A silk dinner jacket, a martini, a cigarette held at a debonair angle. Smart repartee spoken in an impeccably clipped British accent. Songs with witty lyrics about mad dogs and Englishmen or the dangers of putting your daughter on the stage.
They're all identified with Noel Coward -- a man who was and still is the epitome of style for audiences of his sparkling comedies, three of which are playing on area stages.
What was the secret of Coward's style? In a word, substance.
He was an extremely hard worker who cultivated an air of indolence, a product of the middle classes who was more aristocratic than the aristocrats, and an author of deceptively light drawing-room comedies that are actually about serious emotional subjects.
"Private Lives" (1930), critically regarded as Coward's finest play, is about a divorced couple who encounter each other on honeymoons with new spouses. A no-holds-barred examination of lovers who can't live together and can't live apart, it will be the final play in the Center Stage season beginning Friday.
"Design for Living" (1933), which opened at Olney Theatre Center this weekend, focuses on a menage a trois. The most daring of the three regional offerings, it is not atypical of this playwright, who didn't shy away from dicey subject matter.
"Blithe Spirit" (1941), a comedy about a married couple visited by the ghost of the husband's first wife, was Coward's biggest box-office hit. It continues at Washington's Arena Stage through June 9.
Coward wrote himself into all three of these plays, which are being jointly billed by the theaters as a Noel Coward Festival.
"Private Lives" was a vehicle for him and Gertrude Lawrence, his close friend from the days when they were child actors together. "Design for Living" was written for him and the famed acting couple Alfred Lunt and Lynn Fontanne. And though he didn't star in the original production of "Blithe Spirit," Coward subsequently played the role of the novelist husband, which he surely created with himself in mind.
At some point in each of these plays, Coward's alter ego appears in the requisite dinner jacket or dressing gown, looking like the last word in urbanity, the theatrical sine qua non of chic. As his friend and biographer Sheridan Morley put it in a recent interview from his home in London, "He was the playboy of the West End world."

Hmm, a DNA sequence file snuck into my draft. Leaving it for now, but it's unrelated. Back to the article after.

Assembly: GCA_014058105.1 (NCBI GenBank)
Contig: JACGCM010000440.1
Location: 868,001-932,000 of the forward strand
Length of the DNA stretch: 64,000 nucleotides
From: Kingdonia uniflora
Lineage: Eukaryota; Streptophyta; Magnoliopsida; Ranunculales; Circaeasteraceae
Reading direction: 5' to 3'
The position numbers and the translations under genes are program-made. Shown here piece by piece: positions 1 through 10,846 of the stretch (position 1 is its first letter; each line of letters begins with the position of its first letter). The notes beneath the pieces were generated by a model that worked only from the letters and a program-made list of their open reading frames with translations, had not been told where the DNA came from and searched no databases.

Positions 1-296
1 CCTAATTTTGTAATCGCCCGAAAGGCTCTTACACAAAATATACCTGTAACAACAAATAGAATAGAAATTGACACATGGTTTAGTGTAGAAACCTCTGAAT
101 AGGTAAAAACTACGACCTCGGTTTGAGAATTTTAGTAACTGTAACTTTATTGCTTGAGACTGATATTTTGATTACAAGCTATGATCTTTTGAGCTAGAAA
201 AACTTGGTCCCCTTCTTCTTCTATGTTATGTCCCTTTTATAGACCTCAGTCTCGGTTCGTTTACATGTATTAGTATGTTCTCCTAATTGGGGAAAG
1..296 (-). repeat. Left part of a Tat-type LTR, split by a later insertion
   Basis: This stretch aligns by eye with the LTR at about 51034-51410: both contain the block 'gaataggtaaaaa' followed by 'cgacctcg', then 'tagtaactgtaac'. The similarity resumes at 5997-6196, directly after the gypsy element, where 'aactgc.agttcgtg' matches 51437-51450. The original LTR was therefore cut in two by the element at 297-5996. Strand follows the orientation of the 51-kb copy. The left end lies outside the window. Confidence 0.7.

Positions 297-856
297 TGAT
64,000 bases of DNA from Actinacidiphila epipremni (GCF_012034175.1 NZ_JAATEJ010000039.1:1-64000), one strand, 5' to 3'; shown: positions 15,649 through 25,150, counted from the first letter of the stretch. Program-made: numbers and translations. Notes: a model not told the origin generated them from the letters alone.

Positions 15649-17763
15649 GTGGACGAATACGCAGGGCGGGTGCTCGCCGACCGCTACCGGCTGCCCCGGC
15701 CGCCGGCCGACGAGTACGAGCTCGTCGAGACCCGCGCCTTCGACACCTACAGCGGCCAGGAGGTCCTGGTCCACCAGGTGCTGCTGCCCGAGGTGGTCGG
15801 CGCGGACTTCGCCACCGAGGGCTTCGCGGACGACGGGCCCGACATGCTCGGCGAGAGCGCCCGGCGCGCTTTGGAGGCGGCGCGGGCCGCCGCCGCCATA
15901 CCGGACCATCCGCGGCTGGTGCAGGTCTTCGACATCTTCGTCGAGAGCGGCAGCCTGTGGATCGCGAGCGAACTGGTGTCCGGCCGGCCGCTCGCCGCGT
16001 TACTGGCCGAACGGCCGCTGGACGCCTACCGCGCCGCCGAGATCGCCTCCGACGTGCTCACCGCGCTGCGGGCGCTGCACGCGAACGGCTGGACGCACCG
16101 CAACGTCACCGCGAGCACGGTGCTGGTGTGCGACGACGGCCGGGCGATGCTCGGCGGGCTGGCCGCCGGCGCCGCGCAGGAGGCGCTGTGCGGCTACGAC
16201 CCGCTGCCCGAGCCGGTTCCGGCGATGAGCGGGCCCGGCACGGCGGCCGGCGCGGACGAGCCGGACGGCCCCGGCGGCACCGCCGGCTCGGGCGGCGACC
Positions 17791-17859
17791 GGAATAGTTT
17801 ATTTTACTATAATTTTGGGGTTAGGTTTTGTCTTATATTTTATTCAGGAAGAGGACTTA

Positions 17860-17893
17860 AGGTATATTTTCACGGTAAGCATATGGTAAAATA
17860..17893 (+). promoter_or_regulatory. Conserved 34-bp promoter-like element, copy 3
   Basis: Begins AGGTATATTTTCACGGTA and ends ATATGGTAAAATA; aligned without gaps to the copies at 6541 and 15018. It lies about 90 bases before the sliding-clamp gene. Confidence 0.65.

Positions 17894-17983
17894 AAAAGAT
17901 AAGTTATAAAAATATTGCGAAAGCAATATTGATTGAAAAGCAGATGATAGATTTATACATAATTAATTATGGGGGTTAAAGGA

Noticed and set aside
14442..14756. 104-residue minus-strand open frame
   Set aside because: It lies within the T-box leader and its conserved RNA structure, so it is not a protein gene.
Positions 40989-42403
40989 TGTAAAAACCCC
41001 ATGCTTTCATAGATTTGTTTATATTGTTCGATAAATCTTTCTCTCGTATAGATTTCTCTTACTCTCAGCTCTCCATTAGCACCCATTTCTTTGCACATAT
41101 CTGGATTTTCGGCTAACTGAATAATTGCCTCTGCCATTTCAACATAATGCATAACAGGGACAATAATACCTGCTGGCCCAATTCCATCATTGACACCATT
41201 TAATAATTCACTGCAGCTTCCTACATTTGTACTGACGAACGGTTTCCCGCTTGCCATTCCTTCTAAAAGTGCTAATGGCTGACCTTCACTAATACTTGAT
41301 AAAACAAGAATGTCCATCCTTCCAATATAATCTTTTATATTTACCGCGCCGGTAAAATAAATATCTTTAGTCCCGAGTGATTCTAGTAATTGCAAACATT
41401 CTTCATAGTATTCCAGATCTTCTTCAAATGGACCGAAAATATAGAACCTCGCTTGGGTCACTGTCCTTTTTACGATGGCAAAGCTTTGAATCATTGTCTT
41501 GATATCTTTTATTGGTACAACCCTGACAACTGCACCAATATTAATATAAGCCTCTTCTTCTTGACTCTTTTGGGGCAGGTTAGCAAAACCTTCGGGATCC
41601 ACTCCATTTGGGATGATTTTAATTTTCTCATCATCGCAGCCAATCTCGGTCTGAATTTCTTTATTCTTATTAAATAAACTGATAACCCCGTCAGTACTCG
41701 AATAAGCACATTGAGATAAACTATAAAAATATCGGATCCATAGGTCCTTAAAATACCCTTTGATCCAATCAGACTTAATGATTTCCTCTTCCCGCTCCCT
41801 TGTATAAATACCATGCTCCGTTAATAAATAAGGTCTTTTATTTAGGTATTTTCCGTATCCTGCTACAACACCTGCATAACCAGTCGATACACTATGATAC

Coward worked hard to cultivate that elegant, carefree image. In "Future Indefinite," the second volume of his autobiography, he boasted that he wrote "Private Lives" in four days and "Blithe Spirit" in six, acknowledging that "Private Lives" percolated in his brain for months beforehand.
But the posh milieu he created on stage was sometimes at odds with the conditions under which he wrote the plays -- however quickly he may have crafted the dialogue. In "Present Indicative," volume one of his memoirs, he revealed that "Private Lives" was written while he was "sweating gloomily" from a bout of influenza in a Shanghai hotel.
Sickness aside, the knowledge that he was on vacation was also typical of Coward's image as what would later be called a jet setter -- an image that recurs in his plays. In "Private Lives," Amanda and Elyot, the divorced lovebirds, are not only on honeymoons, but most of their memories are of traveling together. And in "Design for Living," the action takes its English characters from Paris to London and then to New York.
Coward's own travels, however, were often a much-needed respite from the rigors of a workload that included writing plays, starring in them and directing them -- not to mention writing songs and maintaining a social life that could have been a full-time occupation in itself. And yet, he found time to write dozens of plays and hundreds of songs -- 70 more have just been discovered -- as well as short stories, a novel and two autobiographies.
"He was a driven individual, and he would travel after a particularly exhausting time in his life, and the travel itself was exhausting," says Center Stage artistic director Irene Lewis, who is directing the theater's production of "Private Lives."
And, not only did he create the characters in his plays, but, as Lewis says, "He created himself. First and foremost, he created a different class for himself."
Indeed, although his speech sounded as if he were to the manor born, he was actually born into the struggling middle class. His father sold pianos, though not too successfully, forcing the family to move to increasingly tighter quarters and eventually to take in boarders.
For Kyle Donnelly, director of "Blithe Spirit" at Arena Stage, "middle class sophistication" was part of the appeal of this 1941 comedy, whose characters, though certainly not struggling financially, are far from the idle rich who populate "Private Lives." And, when asked in what ways the character of the writer husband in "Blithe Spirit" resembles Coward, Donnelly reiterates, definitely his middle-classness."